Washington Attorney General Rob McKenna and his counterparts in 25 other states have mounted a constitutional challenge to the health care reform act on constitutional grounds.
As a recent McKenna press release puts it, the new law contains “the unprecedented and unconstitutional requirement that all Americans must obtain or purchase private health care insurance or face a fine.” (italics added.)
But it turns out that in 1798, the Fifth U.S. Congress approved a measure setting up a health care system for privately-employed U.S. merchant marine sailors. The sailors paid for this health system themselves via mandatory pay deductions. The health system established for that purpose evolved into the U.S. Public Health Service.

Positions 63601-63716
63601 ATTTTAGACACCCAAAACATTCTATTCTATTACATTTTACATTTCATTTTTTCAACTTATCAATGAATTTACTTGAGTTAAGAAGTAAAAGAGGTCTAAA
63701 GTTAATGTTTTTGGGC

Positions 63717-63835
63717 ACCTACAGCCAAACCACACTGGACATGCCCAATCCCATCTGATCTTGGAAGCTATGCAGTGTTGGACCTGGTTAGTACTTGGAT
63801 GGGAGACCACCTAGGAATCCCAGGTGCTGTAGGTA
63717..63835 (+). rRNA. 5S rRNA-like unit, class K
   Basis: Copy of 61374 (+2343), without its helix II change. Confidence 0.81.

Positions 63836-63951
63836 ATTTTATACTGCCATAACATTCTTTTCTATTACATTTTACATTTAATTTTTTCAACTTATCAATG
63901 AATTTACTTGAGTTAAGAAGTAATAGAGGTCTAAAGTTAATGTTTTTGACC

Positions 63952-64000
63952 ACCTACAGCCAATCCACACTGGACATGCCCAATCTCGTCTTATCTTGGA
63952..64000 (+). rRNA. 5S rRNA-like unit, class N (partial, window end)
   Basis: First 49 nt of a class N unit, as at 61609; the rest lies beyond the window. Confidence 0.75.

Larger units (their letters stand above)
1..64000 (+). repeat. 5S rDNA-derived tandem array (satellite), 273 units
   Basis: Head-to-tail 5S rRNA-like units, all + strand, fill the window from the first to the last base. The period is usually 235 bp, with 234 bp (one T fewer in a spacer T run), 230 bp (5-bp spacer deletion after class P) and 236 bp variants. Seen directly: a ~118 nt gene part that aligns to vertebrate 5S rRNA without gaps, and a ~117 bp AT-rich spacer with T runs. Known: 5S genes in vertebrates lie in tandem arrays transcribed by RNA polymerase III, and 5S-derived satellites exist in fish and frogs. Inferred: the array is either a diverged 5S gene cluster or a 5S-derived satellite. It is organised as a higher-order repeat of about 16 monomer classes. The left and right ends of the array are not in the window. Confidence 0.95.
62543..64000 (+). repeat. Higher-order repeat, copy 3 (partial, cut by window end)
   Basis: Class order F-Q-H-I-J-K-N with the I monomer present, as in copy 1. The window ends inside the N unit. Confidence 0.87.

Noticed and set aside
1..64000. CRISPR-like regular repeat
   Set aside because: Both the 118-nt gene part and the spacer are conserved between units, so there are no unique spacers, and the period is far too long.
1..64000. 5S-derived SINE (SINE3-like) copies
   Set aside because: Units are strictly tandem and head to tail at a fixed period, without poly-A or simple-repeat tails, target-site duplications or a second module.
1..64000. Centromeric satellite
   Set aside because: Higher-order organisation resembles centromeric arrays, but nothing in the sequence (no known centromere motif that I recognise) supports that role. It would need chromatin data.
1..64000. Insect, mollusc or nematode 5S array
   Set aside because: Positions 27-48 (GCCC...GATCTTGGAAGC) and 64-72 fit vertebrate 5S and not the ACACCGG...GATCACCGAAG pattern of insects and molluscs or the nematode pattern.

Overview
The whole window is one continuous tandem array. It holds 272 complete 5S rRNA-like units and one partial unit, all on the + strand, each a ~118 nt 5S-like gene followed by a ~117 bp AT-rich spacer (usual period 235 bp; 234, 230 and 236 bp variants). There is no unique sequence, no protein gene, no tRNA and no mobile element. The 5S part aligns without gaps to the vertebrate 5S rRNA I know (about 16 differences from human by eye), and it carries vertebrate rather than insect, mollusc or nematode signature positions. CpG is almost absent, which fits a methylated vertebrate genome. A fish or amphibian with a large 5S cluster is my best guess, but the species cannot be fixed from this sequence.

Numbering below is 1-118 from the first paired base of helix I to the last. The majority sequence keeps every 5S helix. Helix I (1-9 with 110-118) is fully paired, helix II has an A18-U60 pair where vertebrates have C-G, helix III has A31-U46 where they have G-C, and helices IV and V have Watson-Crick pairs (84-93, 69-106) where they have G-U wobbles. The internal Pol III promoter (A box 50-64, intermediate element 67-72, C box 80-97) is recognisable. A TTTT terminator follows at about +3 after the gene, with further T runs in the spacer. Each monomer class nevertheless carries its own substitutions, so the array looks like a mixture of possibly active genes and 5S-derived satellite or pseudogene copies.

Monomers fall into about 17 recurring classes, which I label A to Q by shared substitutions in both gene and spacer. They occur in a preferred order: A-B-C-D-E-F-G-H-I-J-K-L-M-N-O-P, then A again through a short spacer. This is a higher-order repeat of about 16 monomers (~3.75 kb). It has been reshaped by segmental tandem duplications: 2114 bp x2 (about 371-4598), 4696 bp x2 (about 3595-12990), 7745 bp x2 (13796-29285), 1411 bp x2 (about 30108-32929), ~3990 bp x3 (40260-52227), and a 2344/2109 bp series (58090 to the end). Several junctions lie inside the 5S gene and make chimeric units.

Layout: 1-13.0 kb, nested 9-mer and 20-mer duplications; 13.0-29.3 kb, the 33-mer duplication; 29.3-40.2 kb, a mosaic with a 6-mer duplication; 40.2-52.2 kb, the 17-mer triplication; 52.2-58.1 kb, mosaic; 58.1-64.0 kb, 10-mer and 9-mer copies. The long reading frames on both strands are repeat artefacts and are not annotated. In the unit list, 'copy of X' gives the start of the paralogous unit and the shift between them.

Among other things, Ungar notes that members of the Fifth Congress did not have to ponder the intent of the Constitution’s framers. Many of them WERE framers. Ungar’s blog contains links to the 1798 legislation, which takes up one and one-quarter pages. It was a simpler time.
Ken Oplinger, president of the Bellingham-Whatcom Chamber of Commerce and Industry, called my attention to this via Facebook.